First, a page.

Monday, August 13, 2018

Who Are The 20 Most Innovative Tech Brands?

Our 6th annual Most Innovative Tech Brands survey found consumers’ identification with brands and innovation continues to broaden and transform categories.

The 21st century may not have delivered on the promise of flying cars, but it is clearly meeting its potential in better meeting consumers’ technological innovation expectations – including, for example, the concept of self-driving cars.

Top-5 most-innovative brands were:
  1. Amazon
  2. Apple
  3. Google
  4. Netflix
  5. Samsung
For the remaining 15 tech innovators – six of which were new to the top-20, some very surprising – click here. Each new brand that enters our list stands for something that advances the category in which they compete, responds to consumer expectations, and provides a lot of consumer-to-business crossover.

Three brands fell off this year’s top 20: Facebook, Buzzfeed, and Line, and are proof of this year’s bottom line: Consumers have come to see innovation and change as an expectation within virtually every category and want it now!

And, it’s the wise brand that remembers it’s not about having ideas any more.

It’s about making ideas happen!



Find out more about what makes customer loyalty happen and how Brand Keys metrics is able to predict future consumer behavior: brandkeys.com. Visit our YouTube channel to learn more about Brand Keys methodology, applications and case studies.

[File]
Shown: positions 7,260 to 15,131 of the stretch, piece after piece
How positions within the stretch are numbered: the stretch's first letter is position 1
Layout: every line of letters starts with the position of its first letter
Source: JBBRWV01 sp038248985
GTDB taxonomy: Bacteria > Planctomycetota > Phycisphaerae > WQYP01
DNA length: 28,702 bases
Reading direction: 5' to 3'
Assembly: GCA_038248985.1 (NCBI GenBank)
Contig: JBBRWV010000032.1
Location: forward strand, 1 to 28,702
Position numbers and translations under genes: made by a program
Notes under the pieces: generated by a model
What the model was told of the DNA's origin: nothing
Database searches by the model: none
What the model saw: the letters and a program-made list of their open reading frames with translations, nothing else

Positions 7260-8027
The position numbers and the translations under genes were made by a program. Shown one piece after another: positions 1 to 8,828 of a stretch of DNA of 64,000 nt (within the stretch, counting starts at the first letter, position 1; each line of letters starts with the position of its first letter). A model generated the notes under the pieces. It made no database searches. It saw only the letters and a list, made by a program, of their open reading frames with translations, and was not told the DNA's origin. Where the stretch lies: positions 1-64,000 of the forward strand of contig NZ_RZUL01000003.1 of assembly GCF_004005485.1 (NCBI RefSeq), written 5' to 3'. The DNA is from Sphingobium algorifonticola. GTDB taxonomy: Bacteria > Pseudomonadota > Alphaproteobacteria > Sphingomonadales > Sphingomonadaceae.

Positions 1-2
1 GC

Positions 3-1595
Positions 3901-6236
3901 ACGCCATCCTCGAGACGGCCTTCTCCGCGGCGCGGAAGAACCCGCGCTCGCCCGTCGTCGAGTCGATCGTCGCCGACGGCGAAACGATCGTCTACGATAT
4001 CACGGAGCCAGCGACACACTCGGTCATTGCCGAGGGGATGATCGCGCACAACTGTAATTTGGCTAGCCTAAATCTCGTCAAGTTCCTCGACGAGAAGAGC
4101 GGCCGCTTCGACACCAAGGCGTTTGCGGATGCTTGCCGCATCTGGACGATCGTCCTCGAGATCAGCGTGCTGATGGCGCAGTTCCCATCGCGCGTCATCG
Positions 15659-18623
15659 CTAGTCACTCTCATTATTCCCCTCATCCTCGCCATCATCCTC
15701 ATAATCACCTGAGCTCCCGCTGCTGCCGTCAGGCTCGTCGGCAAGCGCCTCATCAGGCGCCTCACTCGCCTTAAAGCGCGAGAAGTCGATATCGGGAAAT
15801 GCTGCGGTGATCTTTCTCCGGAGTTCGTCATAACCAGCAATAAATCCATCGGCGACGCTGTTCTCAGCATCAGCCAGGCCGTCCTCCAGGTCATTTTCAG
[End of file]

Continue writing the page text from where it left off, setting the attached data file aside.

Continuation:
Monday, August 06, 2018

“Fake TV News” Engenders More Trust Than The President

Drawing from our Brand Keys 2018 Customer Loyalty and Engagement Index, (www.brandkeys.com) we examined 150 categories and 1,287 brands to determine how much the single value of “trust” contributed to brand engagement and market success.

The category, “Media,” was #1 in terms of “trust” contributing most (34%) to consumer i.e., viewer/reader/visitor engagement. For broadcast and cable news – independent of other media formats and platforms ­– “Trust” was slightly higher, contributing 39% to network brand engagement.

The remaining 61% was accounted for via attributes and values like quality of hosts, levels of commentary and insight, and credible and engaging guests.

4,012 viewers rated broadcast and cable brands they watched regularly (3+ times a week) via our Emotional Engagement Analysis to determine how much – that one value in particular – trust – was engendered by the brands, with the following results. 5% indicates a significant difference at the 95% confidence level:


As President Trump has assailed news (of all varieties) as “Fake News,” and more recently, “the enemy of the people,” Brand Keys was interested to see how much “trust” viewers actually had in the President, versus the TV brands.

Mr. Trump was rated an overall 29%, less than a third of that attributed to the BBC, and half that of Sinclair. By political affiliation, Democrats rated Mr. Trump 14%, Independents 22%, and Republicans 35%. 18% of the sample had “No Opinion.”

NOW READ ALL ABOUT IT! Our next wave of the Brand Keys Media Trust Tracker will report on “Newspapers.”



Find out more about what makes customer loyalty happen and how Brand Keys metrics is able to predict future consumer behavior: brandkeys.com. Visit our YouTube channel to learn more about Brand Keys methodology, applications and case studies.